Startup Alliance Korea is a bold public-private initiative committed to supporting South Korean startups domestically and assisting their international expansion. Business leaders like Naver, Daum and Kakao have teamed up with the South Korean government to provide a co-working space, networking opportunities, and conferences. This week, the one-year old Startup Alliance came to Tokyo in order to drum up international support for 19 featured startups.
The “Japan Bootcamp” features a host of meetings with major corporations like Line, Yahoo Japan, Google Japan, and advertising giant Dentsu. On Wednesday, Open Network Labs sponsored a Korean Startup Demo Day event. All 19 startups made pitches. Check out Tech in Asia’s favorite five below.
If you have ever met a nice guy or gal and, after a few weeks of text messaging, are not sure if their latest invitation to movie night means you are living in the friendzone or cruising down Highway Greenlight to the Hotel of Love, this is the app for you. Having analyzed 1.2 billion text messages (including stickers and emoticons), the Textat team is confident that their system can accurately predict the emotional patterns underlying the conversation. Users answer a few background questions and then upload a thread of messages into the Textat system to find out if they can add “benefits” to their friend-status.
Vingle is a content sharing social network service that has over 3,000 channels and is still growing. Founder Jiwon Moon learned about the power of fans when she co-founded Viki. With Viki, fans of television shows and movies provide their subtitling expertise for free. With Vingle, Moon gives those fans an outlet to share content related to the interests they are passionate about. Vingle was perhaps the most robust startup to take the stage, having already grown to 2.5 million monthly unique visitors and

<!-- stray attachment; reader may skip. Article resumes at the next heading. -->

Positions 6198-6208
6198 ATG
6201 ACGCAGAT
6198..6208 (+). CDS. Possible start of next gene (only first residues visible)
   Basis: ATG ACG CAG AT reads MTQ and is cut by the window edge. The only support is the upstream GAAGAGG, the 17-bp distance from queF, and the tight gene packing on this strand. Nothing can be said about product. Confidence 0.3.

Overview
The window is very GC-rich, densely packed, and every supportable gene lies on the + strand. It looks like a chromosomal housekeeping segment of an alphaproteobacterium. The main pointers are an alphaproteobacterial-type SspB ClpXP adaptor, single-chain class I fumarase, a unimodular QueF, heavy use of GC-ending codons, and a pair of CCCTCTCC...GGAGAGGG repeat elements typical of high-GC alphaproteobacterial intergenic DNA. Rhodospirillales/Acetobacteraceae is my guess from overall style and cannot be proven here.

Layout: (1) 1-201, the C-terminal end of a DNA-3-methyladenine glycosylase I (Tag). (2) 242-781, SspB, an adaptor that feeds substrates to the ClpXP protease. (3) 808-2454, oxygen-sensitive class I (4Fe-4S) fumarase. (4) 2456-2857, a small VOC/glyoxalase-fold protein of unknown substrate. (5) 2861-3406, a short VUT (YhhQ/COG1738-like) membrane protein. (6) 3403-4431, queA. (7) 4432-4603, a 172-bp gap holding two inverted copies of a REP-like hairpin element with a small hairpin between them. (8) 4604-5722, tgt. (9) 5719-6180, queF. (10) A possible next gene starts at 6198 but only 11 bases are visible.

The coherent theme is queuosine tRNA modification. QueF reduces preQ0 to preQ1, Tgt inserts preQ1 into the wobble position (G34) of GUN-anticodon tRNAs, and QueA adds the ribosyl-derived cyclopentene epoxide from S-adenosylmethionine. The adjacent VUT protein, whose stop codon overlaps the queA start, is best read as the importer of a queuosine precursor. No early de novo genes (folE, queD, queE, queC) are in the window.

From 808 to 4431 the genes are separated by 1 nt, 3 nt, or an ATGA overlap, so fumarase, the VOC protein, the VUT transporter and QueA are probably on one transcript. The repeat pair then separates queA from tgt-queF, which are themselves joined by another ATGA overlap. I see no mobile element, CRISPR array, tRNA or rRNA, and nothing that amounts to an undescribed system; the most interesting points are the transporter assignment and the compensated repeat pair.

10 100 million monthly pageviews. The service has gained popularity in the United States and Korea, but Moon told the audience that Japan is a key market it wishes to reach.
Bapul is an education application that harnesses the geniuses of the world to educate those of us with more modest intellects. The app is designed to be used for math problems. A student working through a tough question can take a picture using a smartphone or tablet and then write out their approach to solving the problem. Within 20 minutes, a response should come through with the correct answer and explanation.
Japan, like South Korea, is well known for putting students through an intense studying regimen on their way to college. The Japanese market is flush with education apps like Mana.bo and Studypact but the sheer simplicity of Bapul could give the Korean product some traction.
500videos wants to create a “video business card,” a
one-minute 15-second introduction to a business. (Correction: 500videos has informed us that they currently provide 15-second videos) Citing similar initiatives by AirBnB and Japanese restaurant review site Tabelog, 500videos is confident that their business can take over the space currently occupied by lengthy investor relation PDFs and PowerPoint decks. 500videos is designed as a B2B service and provides HD video and 1,000 video templates to choose from. Entering Japan will put 500videos into competition with services like Viibar which has a similar service but provides onsite video support and is unconstrained by the one-minute time limit.
Blind is a bootstrapped startup trying to make life in corporate Korea easier by providing an anonymous social network for corporate workers. A user is verified by using their company email but then he or she is free to create an anonymous avatar which is free to talk without worrying about traditional hierarchical rules and statuses. Blind has already been adopted by employees in many of South Korea’s largest corporations such as NHN, LG, and KT. The six-month old company estimates that it has 20,000 users and boasts MAU of about 18,000 and DAU of about 11,000 users.
Image credit: Clint Sharp from FlickrEditing by Paul Bischoff